5.) Focus on function over form – be awed and grateful for ALL that your body CAN do. Reorient your mind to this focal point when you drift into body scrutiny, judgment, and frustration. It’s human and okay to want certain things about your body to be different, whatever that is for you. It’s equally human and okay to fully embrace your body as it is and love every inch of it. Neither is good or bad really, they are subjective experiences, however hating on yourself, or your body is not the path. It creates further distress and insecurity, thereby increasing your likelihood to engage in “quick fix” self-soothing (insert negative habit here: eating non-nutritive foods, over-drinking, compulsively checking devices, spending money, etc.) since the nervous system is now in a stress state. Research supports mindful self-compassion for moving through these struggles. The outcome is that you are statistically more likely to adhere to your goals by giving yourself the benefit of the doubt. It isn’t fluff or new age woo – it’s science.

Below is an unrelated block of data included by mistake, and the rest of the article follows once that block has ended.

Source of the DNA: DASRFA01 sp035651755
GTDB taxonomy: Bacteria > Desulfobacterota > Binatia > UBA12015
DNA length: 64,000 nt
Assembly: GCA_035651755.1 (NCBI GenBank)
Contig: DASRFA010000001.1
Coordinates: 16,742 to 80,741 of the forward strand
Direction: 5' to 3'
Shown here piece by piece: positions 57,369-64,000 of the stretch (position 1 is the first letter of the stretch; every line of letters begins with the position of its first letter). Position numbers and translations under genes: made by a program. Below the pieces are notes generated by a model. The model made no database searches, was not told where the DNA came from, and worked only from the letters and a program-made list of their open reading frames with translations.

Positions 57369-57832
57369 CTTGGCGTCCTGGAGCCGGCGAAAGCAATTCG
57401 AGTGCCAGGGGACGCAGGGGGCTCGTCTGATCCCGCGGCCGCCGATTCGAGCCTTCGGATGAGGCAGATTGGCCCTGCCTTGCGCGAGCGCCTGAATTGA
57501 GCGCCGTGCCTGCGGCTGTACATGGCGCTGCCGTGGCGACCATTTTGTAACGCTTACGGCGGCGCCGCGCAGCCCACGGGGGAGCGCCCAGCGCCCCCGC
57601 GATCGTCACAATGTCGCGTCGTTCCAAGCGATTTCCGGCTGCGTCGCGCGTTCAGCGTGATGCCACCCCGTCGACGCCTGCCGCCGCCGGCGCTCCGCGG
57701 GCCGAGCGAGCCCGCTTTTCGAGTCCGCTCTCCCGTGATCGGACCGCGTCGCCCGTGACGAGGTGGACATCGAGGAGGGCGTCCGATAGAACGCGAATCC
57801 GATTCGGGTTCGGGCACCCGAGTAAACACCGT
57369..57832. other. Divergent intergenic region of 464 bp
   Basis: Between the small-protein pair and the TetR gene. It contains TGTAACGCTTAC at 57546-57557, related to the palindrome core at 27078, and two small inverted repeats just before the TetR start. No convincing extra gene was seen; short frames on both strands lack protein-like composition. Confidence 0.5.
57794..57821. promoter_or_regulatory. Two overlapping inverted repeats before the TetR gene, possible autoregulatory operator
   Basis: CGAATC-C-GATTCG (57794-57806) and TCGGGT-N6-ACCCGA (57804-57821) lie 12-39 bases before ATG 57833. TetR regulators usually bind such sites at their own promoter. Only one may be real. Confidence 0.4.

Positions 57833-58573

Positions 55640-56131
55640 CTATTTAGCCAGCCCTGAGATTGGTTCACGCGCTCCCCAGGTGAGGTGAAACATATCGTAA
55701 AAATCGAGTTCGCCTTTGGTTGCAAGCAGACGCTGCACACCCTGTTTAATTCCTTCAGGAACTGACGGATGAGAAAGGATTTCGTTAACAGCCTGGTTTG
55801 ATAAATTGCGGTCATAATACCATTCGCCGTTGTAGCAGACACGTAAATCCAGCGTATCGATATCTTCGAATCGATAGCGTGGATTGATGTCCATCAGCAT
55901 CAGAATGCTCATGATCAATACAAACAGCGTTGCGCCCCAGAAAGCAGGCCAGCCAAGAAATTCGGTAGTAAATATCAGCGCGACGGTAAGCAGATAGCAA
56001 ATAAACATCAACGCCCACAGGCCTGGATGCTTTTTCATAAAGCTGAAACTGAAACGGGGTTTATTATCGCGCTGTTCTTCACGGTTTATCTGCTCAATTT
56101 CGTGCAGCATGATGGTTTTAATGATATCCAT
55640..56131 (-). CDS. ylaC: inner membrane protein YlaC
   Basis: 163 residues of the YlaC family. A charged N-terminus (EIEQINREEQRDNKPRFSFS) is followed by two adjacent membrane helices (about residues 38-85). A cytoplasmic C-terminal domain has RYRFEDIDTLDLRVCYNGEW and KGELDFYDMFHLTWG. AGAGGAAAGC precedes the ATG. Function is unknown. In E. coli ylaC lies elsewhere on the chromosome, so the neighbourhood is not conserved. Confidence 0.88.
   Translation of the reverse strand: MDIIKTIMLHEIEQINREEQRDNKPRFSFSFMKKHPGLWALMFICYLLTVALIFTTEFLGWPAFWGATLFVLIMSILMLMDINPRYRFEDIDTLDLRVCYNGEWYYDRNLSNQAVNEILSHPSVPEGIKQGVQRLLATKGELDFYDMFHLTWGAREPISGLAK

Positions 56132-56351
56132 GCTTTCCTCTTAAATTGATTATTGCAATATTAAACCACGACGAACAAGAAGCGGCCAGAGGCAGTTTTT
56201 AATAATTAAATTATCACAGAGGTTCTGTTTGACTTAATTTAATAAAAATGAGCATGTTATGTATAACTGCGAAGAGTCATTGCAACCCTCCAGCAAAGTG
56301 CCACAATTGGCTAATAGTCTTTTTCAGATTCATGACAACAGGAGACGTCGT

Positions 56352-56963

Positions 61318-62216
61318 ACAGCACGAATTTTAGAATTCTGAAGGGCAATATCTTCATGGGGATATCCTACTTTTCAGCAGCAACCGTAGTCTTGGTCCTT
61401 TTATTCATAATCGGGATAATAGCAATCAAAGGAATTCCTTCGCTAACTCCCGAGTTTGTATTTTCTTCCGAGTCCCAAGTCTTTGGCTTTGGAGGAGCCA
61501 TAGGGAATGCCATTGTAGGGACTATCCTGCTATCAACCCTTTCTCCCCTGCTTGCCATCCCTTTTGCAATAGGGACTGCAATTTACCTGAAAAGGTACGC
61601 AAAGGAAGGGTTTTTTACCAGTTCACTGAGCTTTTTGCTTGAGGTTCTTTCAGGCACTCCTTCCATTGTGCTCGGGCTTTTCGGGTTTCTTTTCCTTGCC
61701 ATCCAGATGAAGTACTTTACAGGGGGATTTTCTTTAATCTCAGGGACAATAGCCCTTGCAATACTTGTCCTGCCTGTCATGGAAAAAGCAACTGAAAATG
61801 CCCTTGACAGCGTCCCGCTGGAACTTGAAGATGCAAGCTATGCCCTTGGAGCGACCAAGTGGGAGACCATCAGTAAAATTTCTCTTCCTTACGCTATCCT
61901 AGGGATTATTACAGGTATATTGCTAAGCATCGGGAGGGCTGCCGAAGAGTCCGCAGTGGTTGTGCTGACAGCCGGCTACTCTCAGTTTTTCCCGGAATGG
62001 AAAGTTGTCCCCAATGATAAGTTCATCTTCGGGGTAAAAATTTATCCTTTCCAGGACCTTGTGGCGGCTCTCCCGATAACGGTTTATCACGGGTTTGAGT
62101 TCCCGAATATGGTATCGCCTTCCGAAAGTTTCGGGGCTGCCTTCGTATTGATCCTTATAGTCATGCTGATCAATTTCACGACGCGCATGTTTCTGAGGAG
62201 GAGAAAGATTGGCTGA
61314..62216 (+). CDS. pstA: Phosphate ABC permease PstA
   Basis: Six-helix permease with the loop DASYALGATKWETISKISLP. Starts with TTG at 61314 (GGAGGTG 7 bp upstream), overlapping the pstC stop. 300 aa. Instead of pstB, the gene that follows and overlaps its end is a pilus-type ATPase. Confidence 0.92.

We Were Born To Move | Twin Cities Mom CollectiveShoshana Koch is mother to Luca: former micro-preemie turned six-year-old extraordinaire. She has been married to her husband for ten years (together for 15). Typically you can find her around town reenacting Harry Potter scenes with her son, dancing to live music with her partner, connecting with powerful women, and drinking copious amounts of oolong tea. Serving as a therapist and addictions counselor for over a decade, she has helped many people unscrew themselves and create meaningful change. She offers individual and group coaching and consulting services through a synthesis of Holistic Psychology, Ayurveda, and the most current science in behavior change and habit formation.  Her group course, Be Rhythm™: Heal your Body, Ignite your Power, guides people into deeper alignment with their resilience and desire for identity evolution. In a pack of like-minded souls, we create a container of stability, clarity, and simplicity. We reclaim, renew, and revel in our true selves. Each of us is worthy and capable of robust health, self-expression, and mental ease-now let’s make it happen! Find Shoshana on Instagram at @coach.shosh or visit her website here